Speak Plainly


We all know one. Those people who are compelled to speak using big words when the conversation could continue just fine without the entrance of such unnecessarily awkward terminology.

Don’t misunderstand me. I love words. They keep me up at night.  But, far too often we confuse wisdom with eloquence and knowledge with vocabulary. This particular stumbling block is almost epidemic among Christians. We must remember that it does not serve our neighbor well if we throw them an atonement curveball, followed by a resurrection slider, and finish with an incarnation fastball, simply to leave them struck out at the plate. We need to frame our words carefully.

Christians are a people rooted in word: The Word of God incarnate in Christ (Jn. 1:1-18), the Word of God breathed out by God in scripture (2 Tim. 3:16), and the Word of God preached (2 Tim.4:1-2). We dare not touch God’s word in a way that seeks to add or subtract (Rev. 22:18-19), but we must learn how to speak the words of scripture plainly.  

In his biography on C.S. Lewis, Alister McGrath argues that one of Lewis’ distinctive gifts was that he was able to bring the weighty matter of theology into the language of his day. Lewis was able to contextualize the deep things of God in a way that could speak directly to young Oxford philosophy students and London cab drivers at the same time. Lewis’ popularity alienated him from many of his academic contemporaries who looked down on him because he wrote books men and women across a range of understandings could read and understand.  

Like Lewis, we must become faithful practitioners of contextualization. Here are a few suggestions on how we may learn to “speak plainly:”

1. Soak in Scripture

No one has to explain that honey is sweet. Why? Honey speaks for itself. Those who have tasted honey want to taste it again, its sweetness lingers.

If you are going to “speak plainly” concerning Scripture you must learn to marinate in the Word. You will never be able to communicate the truths of God’s Word clearly until you love God’s Word. Listen to the Psalmist, “How sweet are your words to my taste, sweeter than honey to my mouth! Through your precepts I get understanding; therefore I hate every false way.” (Ps. 119:103-104).

When you soak in scripture, it will become more accessible for you to communicate the profound truths of scripture in way that is clear to those who may not be accustomed to the words used in scripture.

2. Study Culture

The believer who wants to speak the truth of the Gospel in both a winsome and insightful way will have to make it their business to study culture. What do I mean by studying culture? They will need to be a reflective consumer. They need to learn to ask questions such as, “Why is their such a demand for movies depicting the end of the world? Why are people obsessed with buying and eating local organic food? Where are my neighbors from?”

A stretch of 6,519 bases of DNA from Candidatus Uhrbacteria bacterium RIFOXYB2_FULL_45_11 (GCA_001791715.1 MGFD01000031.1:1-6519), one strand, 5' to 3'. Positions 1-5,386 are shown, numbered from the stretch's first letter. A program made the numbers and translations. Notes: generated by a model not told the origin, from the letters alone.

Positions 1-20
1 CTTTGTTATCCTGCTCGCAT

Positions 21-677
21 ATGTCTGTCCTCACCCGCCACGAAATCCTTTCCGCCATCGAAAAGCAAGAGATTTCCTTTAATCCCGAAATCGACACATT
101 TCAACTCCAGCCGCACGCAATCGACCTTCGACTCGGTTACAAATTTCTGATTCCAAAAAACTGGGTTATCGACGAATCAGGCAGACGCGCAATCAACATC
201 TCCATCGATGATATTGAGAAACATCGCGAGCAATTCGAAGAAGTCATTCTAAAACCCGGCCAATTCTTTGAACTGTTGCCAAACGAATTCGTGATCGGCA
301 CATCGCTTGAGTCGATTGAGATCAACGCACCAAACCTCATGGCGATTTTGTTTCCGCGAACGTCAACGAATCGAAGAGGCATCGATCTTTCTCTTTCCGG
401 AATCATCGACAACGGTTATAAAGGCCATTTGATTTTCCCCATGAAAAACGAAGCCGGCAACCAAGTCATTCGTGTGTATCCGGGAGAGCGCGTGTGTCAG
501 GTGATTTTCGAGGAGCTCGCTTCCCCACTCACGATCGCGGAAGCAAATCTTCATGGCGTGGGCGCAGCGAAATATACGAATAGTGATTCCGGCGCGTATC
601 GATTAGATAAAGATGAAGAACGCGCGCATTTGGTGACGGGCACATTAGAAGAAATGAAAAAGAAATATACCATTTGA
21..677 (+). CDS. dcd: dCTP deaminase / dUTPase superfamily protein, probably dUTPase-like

These questions should not be answered in isolation. Questions like this should be part of the conversations that you are having with the guy you always see in your local coffee shop, the fellow mom next door, or the person in the office next to you.

You will never be able to speak the truth of Scripture plainly until you begin to reflect on the world you live in and determine whether the cultural rhythms surrounding you are in tempo with God’s order or are out of step.

3. Speak with Care

We are too often careless with our words.  Words are important and they carry weight for the honest listener.  As Christians, God has given access to a treasure chest of meaningful words that can crush the curious neighbor if they are not used with care and graciousness. But, if used with care, the words of Scripture can be the sweet tune of salvation to the non-Christian.

When we speak about the profound truths of scripture, using words like propitiation, holiness, and sin, we must be careful that we do not lose sight of their gravity. As Bret Lott has suggested, we must be humble before these great words.

James warns us that our tongue can start great fires when left unchecked, and yet, Paul believes that it is possible to “speak the truth in love” (Eph. 4:15). It is possible and necessary to speak the truth of scripture in a careful way, not to water it down or clean it up, but in order to communicate clearly what God’s word says.  

When we soak in scripture, study culture, and speak with care, we can begin to imitate the very best of Lewis: communicating profound truths in language that is both easy to understand and, by the power of the Holy Spirit, persuasive.

Kyle Worley